Harden told her that he had other businesses outside the district and let it be known that he was close to Mayor Ron Kirk and his wife, Matrice. What seemed to matter most to him was his reputation among city leaders as a good businessman who kept the district on a tight financial leash, maintaining a coveted A-bond rating.
“He mentioned he was in the diamond business and that under Marvin Edwards’ administration, he had tons of time to be able to pursue business outside the district,” Gonzalez says. “[In those days], he would go to cocktail parties, the social circuit, and special clients still came to him to buy diamonds.” She teased him because, though Harden carried lots of cash, “he was the biggest skinflint.”
Though Harden was extremely private, she learned he was divorced and had two children. He was engaged to marry Lynette Howard, a teacher and girl’s coach who worked at a DISD high school. Harden showed enormous pride in his two sons and confided to Gonzalez he supported his sons’ mother so that she didn’t have to work. He had even started substantial trust funds for them. But when she tried to get him to talk about his fiancée, he would change the subject.
Gonzalez had been deputy superintendent for only a few months when the school year ended. In June, when all promotions and personnel changes are made for the next year. Harden came to Gonzalez with his own list of promotions. She was surprised to see that he was recommending that Gena Bradford leap over several other people with far more seniority to the No. 2 slot in his office, with a substantial pay raise.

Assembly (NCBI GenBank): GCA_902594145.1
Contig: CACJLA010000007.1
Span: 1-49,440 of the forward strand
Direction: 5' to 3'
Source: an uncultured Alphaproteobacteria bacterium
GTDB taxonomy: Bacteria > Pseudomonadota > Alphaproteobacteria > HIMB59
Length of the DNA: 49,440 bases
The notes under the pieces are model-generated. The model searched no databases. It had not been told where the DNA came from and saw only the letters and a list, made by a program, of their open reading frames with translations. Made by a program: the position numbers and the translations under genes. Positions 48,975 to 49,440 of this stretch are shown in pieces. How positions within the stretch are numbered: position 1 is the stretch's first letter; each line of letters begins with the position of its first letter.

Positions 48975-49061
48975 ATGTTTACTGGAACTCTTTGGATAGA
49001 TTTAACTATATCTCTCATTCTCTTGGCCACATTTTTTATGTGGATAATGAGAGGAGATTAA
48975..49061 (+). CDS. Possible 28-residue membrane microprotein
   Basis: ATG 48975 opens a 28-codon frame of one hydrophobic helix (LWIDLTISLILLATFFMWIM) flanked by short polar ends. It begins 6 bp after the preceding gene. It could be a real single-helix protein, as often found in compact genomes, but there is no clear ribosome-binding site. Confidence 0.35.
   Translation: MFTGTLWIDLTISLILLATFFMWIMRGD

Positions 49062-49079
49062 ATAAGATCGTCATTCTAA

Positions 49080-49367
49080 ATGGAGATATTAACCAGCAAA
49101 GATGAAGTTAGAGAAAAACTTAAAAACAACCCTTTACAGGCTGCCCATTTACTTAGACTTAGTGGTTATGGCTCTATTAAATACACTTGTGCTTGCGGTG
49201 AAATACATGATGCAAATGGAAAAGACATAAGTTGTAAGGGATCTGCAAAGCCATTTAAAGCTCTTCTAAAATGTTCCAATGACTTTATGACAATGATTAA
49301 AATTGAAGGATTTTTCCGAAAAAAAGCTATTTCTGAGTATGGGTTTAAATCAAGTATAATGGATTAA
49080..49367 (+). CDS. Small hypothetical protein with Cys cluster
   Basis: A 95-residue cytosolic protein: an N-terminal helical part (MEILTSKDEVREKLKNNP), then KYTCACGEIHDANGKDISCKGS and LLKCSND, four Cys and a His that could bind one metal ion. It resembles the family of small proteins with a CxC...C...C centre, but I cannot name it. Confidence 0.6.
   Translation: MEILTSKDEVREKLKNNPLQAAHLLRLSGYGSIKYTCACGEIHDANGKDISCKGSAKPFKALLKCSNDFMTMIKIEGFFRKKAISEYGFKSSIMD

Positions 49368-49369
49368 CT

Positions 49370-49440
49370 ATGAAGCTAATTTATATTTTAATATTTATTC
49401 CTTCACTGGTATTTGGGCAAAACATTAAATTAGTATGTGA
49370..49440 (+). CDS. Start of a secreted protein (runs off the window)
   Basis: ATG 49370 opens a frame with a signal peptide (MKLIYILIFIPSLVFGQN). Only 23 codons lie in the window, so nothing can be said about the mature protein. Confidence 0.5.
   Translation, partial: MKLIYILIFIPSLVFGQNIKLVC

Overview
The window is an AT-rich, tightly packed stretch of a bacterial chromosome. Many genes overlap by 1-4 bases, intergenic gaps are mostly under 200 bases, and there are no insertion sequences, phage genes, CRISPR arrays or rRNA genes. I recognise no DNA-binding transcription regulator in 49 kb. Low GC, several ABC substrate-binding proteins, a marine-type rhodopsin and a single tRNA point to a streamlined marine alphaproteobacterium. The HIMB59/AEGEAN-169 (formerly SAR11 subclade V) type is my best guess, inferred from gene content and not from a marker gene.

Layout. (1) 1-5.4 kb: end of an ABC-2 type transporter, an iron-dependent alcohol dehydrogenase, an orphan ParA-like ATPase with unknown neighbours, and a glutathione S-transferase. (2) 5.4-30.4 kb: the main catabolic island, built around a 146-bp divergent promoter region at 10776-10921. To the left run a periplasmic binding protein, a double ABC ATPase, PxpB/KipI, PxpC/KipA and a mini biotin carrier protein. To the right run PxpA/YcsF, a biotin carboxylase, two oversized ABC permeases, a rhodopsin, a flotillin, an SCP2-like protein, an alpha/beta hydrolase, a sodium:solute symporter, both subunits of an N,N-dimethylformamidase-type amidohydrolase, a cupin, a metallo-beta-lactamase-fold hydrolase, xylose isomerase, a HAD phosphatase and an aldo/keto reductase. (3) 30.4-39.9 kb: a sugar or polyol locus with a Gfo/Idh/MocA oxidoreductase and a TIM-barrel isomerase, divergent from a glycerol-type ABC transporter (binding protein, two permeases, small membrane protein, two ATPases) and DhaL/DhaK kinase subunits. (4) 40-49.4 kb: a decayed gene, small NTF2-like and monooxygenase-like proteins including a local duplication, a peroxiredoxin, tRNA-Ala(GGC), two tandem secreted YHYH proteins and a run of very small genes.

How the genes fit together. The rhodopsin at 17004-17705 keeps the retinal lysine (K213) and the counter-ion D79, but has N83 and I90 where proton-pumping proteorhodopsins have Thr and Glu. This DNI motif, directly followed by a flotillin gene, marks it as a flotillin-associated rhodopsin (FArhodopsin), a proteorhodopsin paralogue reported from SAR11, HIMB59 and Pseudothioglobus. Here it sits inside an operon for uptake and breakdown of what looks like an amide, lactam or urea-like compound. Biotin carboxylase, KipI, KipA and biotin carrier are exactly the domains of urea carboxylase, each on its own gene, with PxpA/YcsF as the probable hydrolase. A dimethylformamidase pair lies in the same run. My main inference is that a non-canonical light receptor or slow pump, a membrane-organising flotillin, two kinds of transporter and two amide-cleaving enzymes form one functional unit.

Bradford, who worked in Henderson’s division, had come to the district a year earlier. When the school board approved a complicated energy management contract with Honeywell and Johnson Controls-which supposedly would save the district millions by installing efficient thermostats, lighting, and other cost-saving measures-Bradford was named liaison for the project.
Gonzalez was aware of rumors about Harden and Bradford, who was married and had two children. They frequently spent time together in his office behind closed doors and often ate lunch together. Bradford had started coming to board meetings, as if she were Harden*s administrative assistant.
But Gonzalez knew about Harden’s fiancée. Maybe the rumors about Bradford were not true, she thought. Even so, confronted by Harden with his list of promotions, Gonzalez gave him a quizzical look and told him no-Bradford seemed very competent, but to jump over the others only a year after joining the district? It seemed to be a rare lapse in judgment by the ever-cautious CFO. Bradford later attributed it to jealousy.
After the summer lull, staff members returned to the administration building in late July and the annual budget preparation sent everyone into combat mode. A tax increase was looming, ugly arguments over who would get what were beginning, and Woolery was nowhere to be found. In fact, under increasing pressure from various members of the board, Woolery was looking for another job. In mid-August, when Woolery announced he was leaving for the private sector, Gonzalez was named acting school superintendent, which made her an obvious candidate for the permanent post.
Gonzalez and Harden acknowledge that until the early fall of 1996, they had enjoyed a close, personal relationship, with a hefty dollop of sexual tension. According to others, there were stolen kisses in cars and secret notes. “You will find me wildly unpredictable in a personal sense, fairly predictable in a professional sense,” Gonzalez wrote Harden. “So don’t be surprised if I catch you ’off-guard’ (you may even get to like it).”